I don't always sit around in my pants shouting at the TV. Sometimes I read books. When nobody's looking, I read stuff most of my colleagues would dismiss as trash. Except Mark. He has 15,000 pulp novels in his house. So jealous.
The other day I picked this one up very cheaply.
I bought it because a) it's by James Blish who is rather interesting; b) I can't resist books which pick a specific date in the future and c) I liked the cover.
Turns out that it is an interesting book after all. It was published in 1957, and was also known as They Shall Have Stars. Blish was a highly trained biologist who worked in the pharmaceutical industry and also for the Tobacco Institute. Due to Cosmic Justice, he died of lung cancer, but not before publishing a wheelbarrow load of Star Trek novelisations, the Cities in Flight masterpieces and many, many other novels.
Year 2018! is much more than a pulp novel. It's not very well-written, to be honest. I assumed Blish was a British author trying to sound American, given the mish-mash of British terms scattered throughout the novel's otherwise cowboy-hero discourse, but no, he was American so that doesn't explain it. The plot doesn't really hang together - it's a book which wants to communicate a couple of ideas rather than tell a story - and the characterisation is barely more sophisticated than charcoal stick men on a cave wall.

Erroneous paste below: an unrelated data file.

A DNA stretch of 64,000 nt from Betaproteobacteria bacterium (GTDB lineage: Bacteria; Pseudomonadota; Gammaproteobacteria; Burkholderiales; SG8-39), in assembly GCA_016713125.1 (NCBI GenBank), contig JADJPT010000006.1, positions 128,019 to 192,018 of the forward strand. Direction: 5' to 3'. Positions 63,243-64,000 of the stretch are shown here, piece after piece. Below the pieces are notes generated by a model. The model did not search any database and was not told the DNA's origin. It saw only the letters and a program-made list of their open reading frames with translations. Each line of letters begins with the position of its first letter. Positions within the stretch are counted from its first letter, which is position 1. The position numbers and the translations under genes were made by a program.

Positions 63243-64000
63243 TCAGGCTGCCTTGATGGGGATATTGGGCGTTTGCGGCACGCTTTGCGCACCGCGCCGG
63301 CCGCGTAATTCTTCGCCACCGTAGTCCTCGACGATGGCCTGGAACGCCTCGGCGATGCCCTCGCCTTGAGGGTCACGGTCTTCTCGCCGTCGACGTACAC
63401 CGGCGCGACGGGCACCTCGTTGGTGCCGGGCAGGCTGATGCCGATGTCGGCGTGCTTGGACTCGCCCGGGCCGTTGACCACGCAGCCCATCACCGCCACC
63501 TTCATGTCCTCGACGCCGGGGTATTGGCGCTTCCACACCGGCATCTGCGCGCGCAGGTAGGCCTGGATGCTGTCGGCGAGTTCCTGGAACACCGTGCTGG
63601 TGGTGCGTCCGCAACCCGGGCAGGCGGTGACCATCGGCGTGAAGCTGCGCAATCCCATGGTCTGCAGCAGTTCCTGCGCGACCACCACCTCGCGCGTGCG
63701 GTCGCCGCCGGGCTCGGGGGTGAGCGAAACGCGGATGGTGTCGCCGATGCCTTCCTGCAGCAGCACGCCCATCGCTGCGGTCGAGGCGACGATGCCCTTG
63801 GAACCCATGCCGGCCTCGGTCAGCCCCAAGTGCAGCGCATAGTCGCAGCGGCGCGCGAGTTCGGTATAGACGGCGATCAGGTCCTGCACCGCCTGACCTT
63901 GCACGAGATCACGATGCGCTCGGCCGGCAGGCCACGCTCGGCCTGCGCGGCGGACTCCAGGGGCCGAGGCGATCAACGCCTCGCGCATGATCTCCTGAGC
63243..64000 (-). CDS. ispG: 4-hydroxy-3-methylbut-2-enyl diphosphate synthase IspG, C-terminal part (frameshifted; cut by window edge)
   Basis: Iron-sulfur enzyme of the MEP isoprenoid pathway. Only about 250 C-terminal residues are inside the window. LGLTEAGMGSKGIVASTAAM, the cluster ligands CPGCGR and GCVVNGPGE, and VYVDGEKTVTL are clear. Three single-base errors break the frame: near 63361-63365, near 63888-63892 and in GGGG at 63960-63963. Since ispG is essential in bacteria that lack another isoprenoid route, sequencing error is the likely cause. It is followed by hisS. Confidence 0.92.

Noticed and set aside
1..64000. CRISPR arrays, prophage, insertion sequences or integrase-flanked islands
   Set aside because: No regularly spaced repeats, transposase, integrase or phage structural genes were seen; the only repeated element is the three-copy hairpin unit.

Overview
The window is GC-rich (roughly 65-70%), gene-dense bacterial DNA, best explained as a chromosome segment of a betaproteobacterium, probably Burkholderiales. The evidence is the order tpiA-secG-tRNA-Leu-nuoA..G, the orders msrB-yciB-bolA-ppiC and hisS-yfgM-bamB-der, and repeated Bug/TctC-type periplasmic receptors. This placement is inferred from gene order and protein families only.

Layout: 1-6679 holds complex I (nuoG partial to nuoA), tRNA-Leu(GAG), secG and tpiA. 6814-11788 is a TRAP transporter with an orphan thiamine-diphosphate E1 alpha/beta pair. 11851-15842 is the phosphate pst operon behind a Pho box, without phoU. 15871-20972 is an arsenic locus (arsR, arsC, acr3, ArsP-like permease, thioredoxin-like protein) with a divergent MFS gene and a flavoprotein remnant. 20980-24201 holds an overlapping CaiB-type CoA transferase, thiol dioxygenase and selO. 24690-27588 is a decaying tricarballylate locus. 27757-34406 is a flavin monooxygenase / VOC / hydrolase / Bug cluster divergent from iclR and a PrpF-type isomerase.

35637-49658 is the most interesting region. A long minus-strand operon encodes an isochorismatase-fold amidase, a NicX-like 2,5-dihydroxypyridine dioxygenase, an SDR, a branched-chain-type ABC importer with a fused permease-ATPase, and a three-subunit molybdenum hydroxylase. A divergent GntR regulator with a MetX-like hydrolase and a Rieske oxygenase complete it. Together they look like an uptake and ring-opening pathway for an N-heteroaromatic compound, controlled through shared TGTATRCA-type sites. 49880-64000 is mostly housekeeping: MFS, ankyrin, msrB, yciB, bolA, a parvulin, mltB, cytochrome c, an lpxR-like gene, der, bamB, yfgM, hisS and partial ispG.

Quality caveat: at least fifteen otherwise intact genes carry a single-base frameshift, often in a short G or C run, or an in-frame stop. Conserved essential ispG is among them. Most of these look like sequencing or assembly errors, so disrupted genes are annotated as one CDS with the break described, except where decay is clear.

However, the book is interesting in other ways. Primarily, it expresses very clear contempt for Joe McCarthy's anti-Communist witch-hunts - pretty brave in 1957. I don't know if the American edition was more cautious, or whether pulp SF was below the radar of the security state and therefore free to say what it wanted. By 2018, the US is indistinguishable from the Soviets: repressive, security obsessed and moribund. The security state ensures that free-thinking politicians and scientists are hunted down, so that scientific and social development is impossible. The Soviets will soon take over Earth - not that life will change very much - but (and this is where the plot comes in), it turns out that 'Pfitzner' (Blish was employed by Pfizer) has developed an immortality pill.
Blish is pretty happy to accept that Earth's political systems will be wrecked by the development. But there's a solution! Thanks to the subversive activities of a Senator who understands the value of research science for its own sake (now there's a bit of real fantasy), the Americans have also developed an anti-gravity drive ('spindizzy') which enables intergalactic colonisation when allied to the immortality pill. All this is bundled up with the construction and decay of a massive pointless Bridge on Jupiter (yes, in 2018) which exists as the space version of Moby Dick in, well, Moby Dick - they build it because they (just about) can.
So off they go… but if you're thinking that this ends up being yet more Into the American West in space, you'd be mistaken: the chronology at the end depicts a future in which humanity eventually becomes enfolded into a higher race's universal civilisation: Blish's concerns are science, reason, skepticism and a fairly healthy degree of cynicism about human society.
OK: next book up is probably Claire Kilroy's satire of the Irish Celtic Tiger. Very little scientific fantasy, a lot more people saying 'fock', 'howya' and 'story, bud?'. Probably.